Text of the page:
7/07/2007 09:22:00 PM  
Anonymous Anonymous said...

Ticket sale requests may be down but the real market for game tickets is unknown because ND only offers tickets to a few groups such as long time season ticket holders, alumni, employees etc. There is no public ticket sale like the Michigans, Tennessees, Ohio States and Penn States. If ND held a public ticket sale I suspect that a 200,000 seat stadium could be easily filled.

Bottom line is that if the alumni lottery ever fails to sellout the stadium there are probably a minimum hundred thousand ND fans that would give their left hand to purchase ND tickets. There are thousands of fans willing to pay several multiples of face value for game tickets via ebay, brokers and direct sales. Even during the down years of Davie and Willingham the stadium was easily sold out without a public ticket sale.

7/08/2007 07:36:00 AM  
Blogger pete said...

Ticket analyses are always interesting.

But the key factor I think was not mentioned and that is that the stadium is always sold out WITHOUT a public sale of tickets. And this happens year after year even in the down years of Faust, Davie and Willingham.

I believe that a 200,000 seat stadium could be soldout for every game every year if there were a public ticket sale. So I would say not to worry about a significant alumni ticket demand decrease, it is only good news for the millions of ND fans across the country.

7/08/2007 07:54:00 AM  
Anonymous Anonymous said...

I would agree with the suggestion that the recent upping of the "donation" requirement has caused a decrease in applications. I know it affected me. Now my total cost to (maybe) get two tickets via the lottery is $324 (based on $200 (donation) + $124 (ticket cost)). And I'd likely get crappy seats (I usually do) -- if I win the lottery. I'm pretty sure I can get two decent seats for less than $162 per from "scalpers."

7/08/2007 08:18:00 AM  
Blogger tim said...

There may be more tickets available this season due to the new pricing. I know of a couple long-time season ticket holders who did not take the tickets this year. I assume thise were added to the pool.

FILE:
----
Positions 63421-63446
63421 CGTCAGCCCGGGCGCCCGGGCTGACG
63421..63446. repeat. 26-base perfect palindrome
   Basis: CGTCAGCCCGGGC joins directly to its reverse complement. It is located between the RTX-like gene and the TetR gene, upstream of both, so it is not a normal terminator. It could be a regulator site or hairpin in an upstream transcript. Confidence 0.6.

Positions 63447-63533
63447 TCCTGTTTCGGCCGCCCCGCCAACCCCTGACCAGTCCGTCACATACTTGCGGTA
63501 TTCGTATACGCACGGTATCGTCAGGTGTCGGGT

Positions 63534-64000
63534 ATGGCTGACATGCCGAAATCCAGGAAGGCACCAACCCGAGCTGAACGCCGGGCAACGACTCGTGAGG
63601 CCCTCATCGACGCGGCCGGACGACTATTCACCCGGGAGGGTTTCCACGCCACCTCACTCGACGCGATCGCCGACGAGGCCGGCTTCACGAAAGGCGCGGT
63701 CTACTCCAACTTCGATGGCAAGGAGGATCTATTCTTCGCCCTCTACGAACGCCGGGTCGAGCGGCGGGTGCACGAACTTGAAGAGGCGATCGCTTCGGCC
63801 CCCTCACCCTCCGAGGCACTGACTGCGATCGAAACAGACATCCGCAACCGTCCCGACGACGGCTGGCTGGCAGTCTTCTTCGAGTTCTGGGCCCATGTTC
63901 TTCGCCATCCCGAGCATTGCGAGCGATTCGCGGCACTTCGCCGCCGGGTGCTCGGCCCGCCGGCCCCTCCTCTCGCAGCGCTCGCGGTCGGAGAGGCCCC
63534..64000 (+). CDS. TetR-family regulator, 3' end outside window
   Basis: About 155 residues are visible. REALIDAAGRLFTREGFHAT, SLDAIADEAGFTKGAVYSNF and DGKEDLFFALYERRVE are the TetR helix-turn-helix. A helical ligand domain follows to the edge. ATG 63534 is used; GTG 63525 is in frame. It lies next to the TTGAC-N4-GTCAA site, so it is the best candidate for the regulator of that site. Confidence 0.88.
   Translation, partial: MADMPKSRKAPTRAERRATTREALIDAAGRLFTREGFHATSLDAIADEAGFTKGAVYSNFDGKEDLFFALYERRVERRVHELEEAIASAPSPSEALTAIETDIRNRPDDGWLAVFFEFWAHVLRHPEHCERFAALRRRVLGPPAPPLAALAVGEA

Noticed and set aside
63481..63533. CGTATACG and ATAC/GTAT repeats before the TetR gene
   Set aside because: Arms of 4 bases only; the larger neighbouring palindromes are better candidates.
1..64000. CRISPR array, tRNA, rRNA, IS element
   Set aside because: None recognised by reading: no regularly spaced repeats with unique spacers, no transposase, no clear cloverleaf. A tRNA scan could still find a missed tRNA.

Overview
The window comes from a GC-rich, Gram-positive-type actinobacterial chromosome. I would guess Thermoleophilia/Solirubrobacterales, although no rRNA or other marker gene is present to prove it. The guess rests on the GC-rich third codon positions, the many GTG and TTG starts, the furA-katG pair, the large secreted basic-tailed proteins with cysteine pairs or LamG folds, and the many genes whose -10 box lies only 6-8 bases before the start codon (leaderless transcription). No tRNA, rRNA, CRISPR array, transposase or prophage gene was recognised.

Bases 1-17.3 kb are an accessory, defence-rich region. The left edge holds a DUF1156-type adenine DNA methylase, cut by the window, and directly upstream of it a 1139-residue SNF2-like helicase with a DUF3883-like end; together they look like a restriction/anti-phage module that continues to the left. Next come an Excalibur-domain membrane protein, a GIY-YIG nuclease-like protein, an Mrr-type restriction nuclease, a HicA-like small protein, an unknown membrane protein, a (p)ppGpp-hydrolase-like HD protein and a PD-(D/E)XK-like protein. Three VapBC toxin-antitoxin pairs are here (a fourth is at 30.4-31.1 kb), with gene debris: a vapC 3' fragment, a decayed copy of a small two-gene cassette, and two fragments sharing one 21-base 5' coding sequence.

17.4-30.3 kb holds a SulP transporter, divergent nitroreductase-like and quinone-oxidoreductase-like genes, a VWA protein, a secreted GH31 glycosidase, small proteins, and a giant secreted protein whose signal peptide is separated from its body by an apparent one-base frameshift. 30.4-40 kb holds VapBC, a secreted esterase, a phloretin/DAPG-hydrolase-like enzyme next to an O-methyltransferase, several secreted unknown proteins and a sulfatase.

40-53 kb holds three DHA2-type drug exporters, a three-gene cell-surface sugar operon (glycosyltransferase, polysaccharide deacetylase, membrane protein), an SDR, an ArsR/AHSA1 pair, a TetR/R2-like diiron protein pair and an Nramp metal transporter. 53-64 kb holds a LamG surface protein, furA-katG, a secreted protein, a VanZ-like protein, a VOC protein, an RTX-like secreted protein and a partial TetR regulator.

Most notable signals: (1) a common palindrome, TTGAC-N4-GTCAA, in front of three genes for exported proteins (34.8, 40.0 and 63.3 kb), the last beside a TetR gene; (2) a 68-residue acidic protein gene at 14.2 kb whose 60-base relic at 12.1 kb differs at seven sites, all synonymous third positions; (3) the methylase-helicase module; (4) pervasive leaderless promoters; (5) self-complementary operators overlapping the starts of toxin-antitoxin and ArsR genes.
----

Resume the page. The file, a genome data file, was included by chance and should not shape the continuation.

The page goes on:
7/08/2007 08:21:00 AM  
Anonymous Noonan said...

having too many cupcakes on the schedule is like adding a loss. If you're going for a NC, or even a BCS bid, and you have 1 loss to a USC or Michigan or whoever, if you have a weak schedule, there is no redeeming balance. Plus, if we play cupcakes, our own guys are not going to be as good against real competition. Drop Duke, drop to 1 military academy, drop SD State, drop all such cupcakes. Add Texas, Ohio State, Florida, South Carolina, LSU, etc.

When we have a schedule like that, we can tell recruits that when they succeed at Notre Dame, everybody will know how good they are. They will be in the national spotlight every week. And in our better years, they'll be part of a NC.

7/08/2007 09:19:00 AM  
Anonymous Timothy said...

The gravy train ain't gonna run for Duke and Ball State, that's for sure.

So when does ND play Ball State? That I'd pay for...

7/08/2007 11:57:00 AM  
Blogger Judge said...

I guess everyone above can agree that the stadium will be sold out every game. So be it.

Someone made reference to TV attendance. Cable and satellite provide plenty of Saturday afternoon games. It’s no longer a three channel world.

I have to ensure I’ll be at home for Duke and other ‘lighter’ games because there will be will be more interesting match ups. I eagerly watch to see how the young bench warmers perform.

Games on ABC have not been boring and ESPN seems delighted to pick up the silly games. But for how long?

I recall two years ago anxiously awaiting CBS’s scheduled game with Navy. Come game time the local franchise substitutes the Seminoles.

This will be the first chink in the armor, when we’re no longer able to find a listing for away games.

Maybe it’s good we don’t play Duke away; I mean who would broadcast it?

7/08/2007 12:19:00 PM  
Anonymous Anonymous said...

I am not an alumn, but I'm a big ND fan. I agree that the weak schedule probably contributed to drop in demand for lottery tickets this year, but I'd also agree that there were other factors. I actually purchased tickets to the Duke game via Duke (away tickets). Although, I'd much rather have tickets to the SC game, that's not an option for me so I'll take what I can get.

Having said all that, I think that it's a huge mistake to schedule these weak opponents because it will have a big negative impact on the NBC ratings. While I'll always tune in to see ND play, many will not tune in to see them play the likes of a San Diego State. Big mistake to adversely impact the NBC ratings. ND's tough schedule is part of their appeal and brand. Don't mess with the brand folks!